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Cree sues BridgeLux for patent infringement

Cree is suing a rival chip maker over patents relating to light extraction structures used in LEDs, and to GaN-based buffer technology.

Cree has filed a patent infringement lawsuit against a rival LED chip-maker BridgeLux, according to a report on LEDs Magazine.

The lawsuit alleges that BridgeLux (formerly eLite Optoelectronics) has infringed US patents 6,657,236 and 5,686,738.

Filed in the US District Court for the Middle District of North Carolina, the lawsuit seeks monetary damages and injunctive relief to prohibit BridgeLux from infringing these patents.

US patent 6,657,236, which is assigned to Cree Lighting Company, is entitled "Enhanced Light Extraction in LEDs through the Use of Internal and External Optical Elements," relates to light extraction structures used in LEDs.

US patent 5,686,738, entitled "Highly Insulating Monocrystalline Gallium Nitride Thin Films," relates to semiconductor devices manufactured using a gallium nitride-based buffer technology. The buffer specifically comprises a GaN layer and one or more doped GaN layers.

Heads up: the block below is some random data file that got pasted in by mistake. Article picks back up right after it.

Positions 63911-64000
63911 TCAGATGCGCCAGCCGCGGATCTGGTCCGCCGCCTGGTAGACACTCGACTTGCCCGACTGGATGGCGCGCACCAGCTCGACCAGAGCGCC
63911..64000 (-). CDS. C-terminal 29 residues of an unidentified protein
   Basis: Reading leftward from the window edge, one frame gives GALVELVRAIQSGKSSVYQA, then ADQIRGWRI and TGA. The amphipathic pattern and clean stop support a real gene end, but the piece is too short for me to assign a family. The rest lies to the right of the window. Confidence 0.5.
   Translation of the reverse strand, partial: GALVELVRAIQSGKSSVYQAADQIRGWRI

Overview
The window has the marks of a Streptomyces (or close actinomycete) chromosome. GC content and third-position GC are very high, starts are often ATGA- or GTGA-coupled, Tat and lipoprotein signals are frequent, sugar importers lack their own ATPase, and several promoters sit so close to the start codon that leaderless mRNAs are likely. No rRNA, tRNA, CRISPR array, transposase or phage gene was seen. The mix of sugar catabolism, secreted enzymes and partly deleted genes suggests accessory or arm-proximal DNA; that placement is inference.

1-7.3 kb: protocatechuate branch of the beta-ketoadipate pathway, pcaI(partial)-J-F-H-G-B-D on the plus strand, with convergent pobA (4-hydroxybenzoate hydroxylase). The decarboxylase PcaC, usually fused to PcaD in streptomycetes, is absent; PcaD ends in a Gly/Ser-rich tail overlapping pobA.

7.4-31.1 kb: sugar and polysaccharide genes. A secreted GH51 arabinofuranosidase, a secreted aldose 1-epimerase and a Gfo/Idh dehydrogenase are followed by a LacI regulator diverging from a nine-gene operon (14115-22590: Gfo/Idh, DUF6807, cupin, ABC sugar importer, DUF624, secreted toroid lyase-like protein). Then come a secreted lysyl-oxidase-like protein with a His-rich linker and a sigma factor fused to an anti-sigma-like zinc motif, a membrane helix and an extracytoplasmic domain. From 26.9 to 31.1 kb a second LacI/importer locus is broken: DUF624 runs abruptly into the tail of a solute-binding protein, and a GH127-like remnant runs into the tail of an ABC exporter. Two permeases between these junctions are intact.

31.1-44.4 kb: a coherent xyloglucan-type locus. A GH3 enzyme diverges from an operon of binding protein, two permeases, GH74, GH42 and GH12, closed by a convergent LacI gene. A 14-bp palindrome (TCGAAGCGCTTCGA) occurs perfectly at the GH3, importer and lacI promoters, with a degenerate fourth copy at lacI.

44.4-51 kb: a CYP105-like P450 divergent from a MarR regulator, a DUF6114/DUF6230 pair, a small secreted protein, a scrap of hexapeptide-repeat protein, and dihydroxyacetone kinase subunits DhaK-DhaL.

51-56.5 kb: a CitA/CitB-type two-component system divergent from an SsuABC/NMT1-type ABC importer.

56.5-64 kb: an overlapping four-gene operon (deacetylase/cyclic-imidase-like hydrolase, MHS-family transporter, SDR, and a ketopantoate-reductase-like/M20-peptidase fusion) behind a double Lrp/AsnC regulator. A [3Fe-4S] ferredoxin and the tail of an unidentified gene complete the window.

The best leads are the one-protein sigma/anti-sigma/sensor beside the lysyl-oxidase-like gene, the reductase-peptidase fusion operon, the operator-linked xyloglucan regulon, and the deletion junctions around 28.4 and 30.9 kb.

The 738 patent is owned by the Trustees of Boston University and licensed to Cree on an exclusive basis. Boston University is a co-plaintiff in the suit.

The 738 patent was also the subject of two prior suits brought by Cree and Boston University against Nichia Corporation and AXT. Cree and Nichia resolved their multi-faceted patent dispute in 2002 with a cross-licensing agreement, while Cree s dispute with AXT over the 738 patent was settled in March 2004.

Interestingly, eLite Optoelectronics was founded in December 2002 by former employees of AXT s LED operation. (Substrate manufacturer AXT sold its LED manufacturing business to China-based Lumei Optoelectronics in 2003.)

Commenting on the lawsuit against BridgeLux, Cree chairman and CEO Charles Swoboda said it was a demonstration of Cree s willingness to protect its R&D investments and patent rights. "This is especially at a time when some segments of the LED marketplace act as if there are no issues with intellectual property," he said.

This could be a veiled reference to the IP-Secure Lighting Alliance, founded by BridgeLux and Intematix. The group brings together LED industry suppliers who are able to certify that their products do not infringe on other companies intellectual property.

About the author

Tim Whitaker is the Editor of LEDs Magazine.

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